Montana Medicaid Home and Community Based Services Waiver (Big Sky Waiver)

What is a Medicaid Waiver?
For persons with limited financial resources, Medicaid pays for nursing home care. For those who wish to live at home or in assisted living, sometimes Medicaid will pay for care in those locations if it can be obtained at a lower cost than in a nursing home. It does this through "Medicaid Waivers" which are also called Home and Community Based Services (HCBS Waivers) or Waiver Funded Services.

Waiver Description

This Montana Medicaid program allows individuals that require nursing home level care to receive that care in their home or community in place of in a nursing home.  A wide variety care services and non-care support is provided both to the program participant and to their primary caregiver to allow them to live at home or in an assisted living residence.  Even minor home modifications which can decrease the beneficiary's reliance on other persons are considered an allowable expense. 

This waiver is also referred to as the Elderly/Physically Disabled Waiver and Big Sky Home and Community Based Services. 

Under this waiver, Montana residents have the option of self-direction or consumer direction. Meaning, participants have the right to choose their care providers. However, care providers are subjected to approval by the state. Interestingly, certain family members are eligible to be hired as personal care attendants. Typically, spouses are excluded from this option but under certain circumstances spouses can be paid providers.  More commonly, the adult children who are caring for aging parents are paid as caregivers. Care providers must be qualified to provide care therefore the types of care family members can be paid to provide is usually limited to personal care or homemaker services.

This waiver is also referred to as the Elderly/Physically Disabled Waiver and Big Sky Home and Community Based Services.  In 2016, the state extended the waiver expiration for 5 years until 2021.

 Did You Know?
2 out of 3 individuals will become physically or cognitively impaired at some point in their life and 1 out of 3 will enter a nursing home.  HCBS Waivers are designed to reduce that rate.


Eligibility Guidelines

The following guidelines are current for the year 2017. Montana Medicaid allows for multiple pathways into the program. One can be categorically needy or medically needy. These two pathways differ only in the income limits. This is explained in detail below.

Age - there are no specific age requirements, however the type of services available may depend on the applicant's age.

Level of Impairment - applicants are given a medical review. Those found to require the level of care provided in a nursing home are eligible.

Financial Assets – unmarried (or widowed) applicants must have under $2,000 in countable assets. Married applicants are allowed a higher level of assets to prevent a healthy spouse from becoming impoverished (this assumes the spouse is healthy and not applying for Medicaid as well). This higher resource limited is referred to the Community Spouse Resource Allowance and in 2017, the limit is set at $120,900. Jointly held assets up to this amount can be allocated to the healthy spouse.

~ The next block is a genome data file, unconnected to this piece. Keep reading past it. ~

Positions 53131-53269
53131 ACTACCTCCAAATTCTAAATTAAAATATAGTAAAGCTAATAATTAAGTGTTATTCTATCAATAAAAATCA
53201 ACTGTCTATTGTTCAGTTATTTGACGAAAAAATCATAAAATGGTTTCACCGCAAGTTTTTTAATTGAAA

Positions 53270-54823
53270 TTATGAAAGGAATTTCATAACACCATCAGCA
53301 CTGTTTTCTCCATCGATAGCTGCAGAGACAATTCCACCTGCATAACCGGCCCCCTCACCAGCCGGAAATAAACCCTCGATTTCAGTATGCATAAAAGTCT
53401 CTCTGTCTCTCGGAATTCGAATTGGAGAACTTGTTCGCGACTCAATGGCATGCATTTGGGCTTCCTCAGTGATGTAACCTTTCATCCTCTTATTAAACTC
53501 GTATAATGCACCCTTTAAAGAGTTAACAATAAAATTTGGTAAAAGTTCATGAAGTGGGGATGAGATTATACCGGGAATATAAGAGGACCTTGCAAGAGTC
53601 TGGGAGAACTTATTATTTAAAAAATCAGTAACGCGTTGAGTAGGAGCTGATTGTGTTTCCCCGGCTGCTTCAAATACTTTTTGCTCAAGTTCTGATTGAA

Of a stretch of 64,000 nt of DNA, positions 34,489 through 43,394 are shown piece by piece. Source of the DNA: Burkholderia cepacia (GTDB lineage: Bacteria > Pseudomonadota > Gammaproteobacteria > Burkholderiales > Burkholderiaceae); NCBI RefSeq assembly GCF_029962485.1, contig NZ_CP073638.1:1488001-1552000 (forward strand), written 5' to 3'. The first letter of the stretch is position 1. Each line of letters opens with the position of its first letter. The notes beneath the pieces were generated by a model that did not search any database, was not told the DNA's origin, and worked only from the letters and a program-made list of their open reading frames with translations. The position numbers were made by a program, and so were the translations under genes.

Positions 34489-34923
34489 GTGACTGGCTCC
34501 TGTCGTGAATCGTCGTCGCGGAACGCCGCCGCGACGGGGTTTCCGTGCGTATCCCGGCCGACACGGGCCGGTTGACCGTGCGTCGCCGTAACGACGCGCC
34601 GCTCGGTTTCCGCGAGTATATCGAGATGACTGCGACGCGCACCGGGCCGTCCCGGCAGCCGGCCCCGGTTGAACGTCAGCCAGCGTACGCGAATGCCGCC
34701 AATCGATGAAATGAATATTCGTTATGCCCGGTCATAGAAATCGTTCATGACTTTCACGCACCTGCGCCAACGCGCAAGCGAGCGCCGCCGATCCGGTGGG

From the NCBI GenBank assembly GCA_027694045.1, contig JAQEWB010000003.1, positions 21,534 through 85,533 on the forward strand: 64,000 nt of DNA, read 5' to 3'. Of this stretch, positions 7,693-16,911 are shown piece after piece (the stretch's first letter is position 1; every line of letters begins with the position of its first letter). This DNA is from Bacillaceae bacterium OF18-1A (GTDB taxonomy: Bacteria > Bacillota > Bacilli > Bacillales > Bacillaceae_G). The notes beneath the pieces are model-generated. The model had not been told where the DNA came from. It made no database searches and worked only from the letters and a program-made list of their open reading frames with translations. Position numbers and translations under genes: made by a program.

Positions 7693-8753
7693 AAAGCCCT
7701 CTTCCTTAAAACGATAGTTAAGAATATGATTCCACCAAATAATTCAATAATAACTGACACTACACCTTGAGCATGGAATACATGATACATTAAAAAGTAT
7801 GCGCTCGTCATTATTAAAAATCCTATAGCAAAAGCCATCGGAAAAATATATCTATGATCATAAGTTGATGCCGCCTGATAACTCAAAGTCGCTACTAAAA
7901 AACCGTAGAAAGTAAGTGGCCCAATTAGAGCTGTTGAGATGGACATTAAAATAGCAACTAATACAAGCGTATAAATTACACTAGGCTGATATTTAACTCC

Note these limits are for Countable Assets; there are also assets that Medicaid does not count towards this limit. Most notably, the home. The homeowner’s equity value in their home is not counted provided a) the equity value is less than $560,000 and b) the homeowner remains living in the home. Therefore, single applicants who reside in assisted living, not at home, will have their homes counted toward the asset limit. While married applicants, if one or both spouses remain in the home, will not have the home’s value counted towards the limit. Other non-countable assets include items furnishing the home, personal items and a vehicle.

Categorically Needy Income Limit - Categorically Needy recipients have monthly income less than 100% of the Federal Benefits Rate, which in 2017 for a single applicant is set at $735 / month. Married couples with a single applicant will have their incomes considered separately. The non-applicant spouse can have up to $3,022 / month in income which otherwise would be considered the applicant’s spouse income.

Medically Needy Income Limits - Medically Needy recipients have recurring, required medical costs equal to or near their monthly income levels so that they have inadequate resources remaining to cover standard living expenses. For example, a person with $5,000 in monthly income, but $4,800 per month in recurring care expenses will very likely qualify as Medically Needy even though they are well over the aforementioned income limit. A ballpark estimate is persons who have less than $500 difference between their monthly income and care expenses will qualify.

 Families Over the Limits
Families who exceed these limits may still qualify for Medicaid by employing a Medicaid planning professional. Read more about this option.  


Benefits and Services

All beneficiaries are eligible to receive case management services. Other services are determined case by case and can include the following. Not every applicant is eligible for every service.

  • Adult Residential Living / Assisted Living (but only care costs, not room and board)
  • Adult Day Health Care
  • Habilitation Services
  • Homemaker Services
  • Home Modifications (to improve access and safety)
  • Personal Assistance
  • Personal Emergency Response Service (also called Medical Alert services)
  • Private Duty Nursing
  • Psychosocial Counseling
  • Respite Care for the Caregiver
  • Transportation Assistance and Coordination


How to Apply / Learn More

Residents throughout Montana are eligible for assistance, regardless of county.  HCBS Waivers have enrollment caps and waiting lists frequently exist.  One can learn more or apply by visiting the state website or calling 800-219-7035.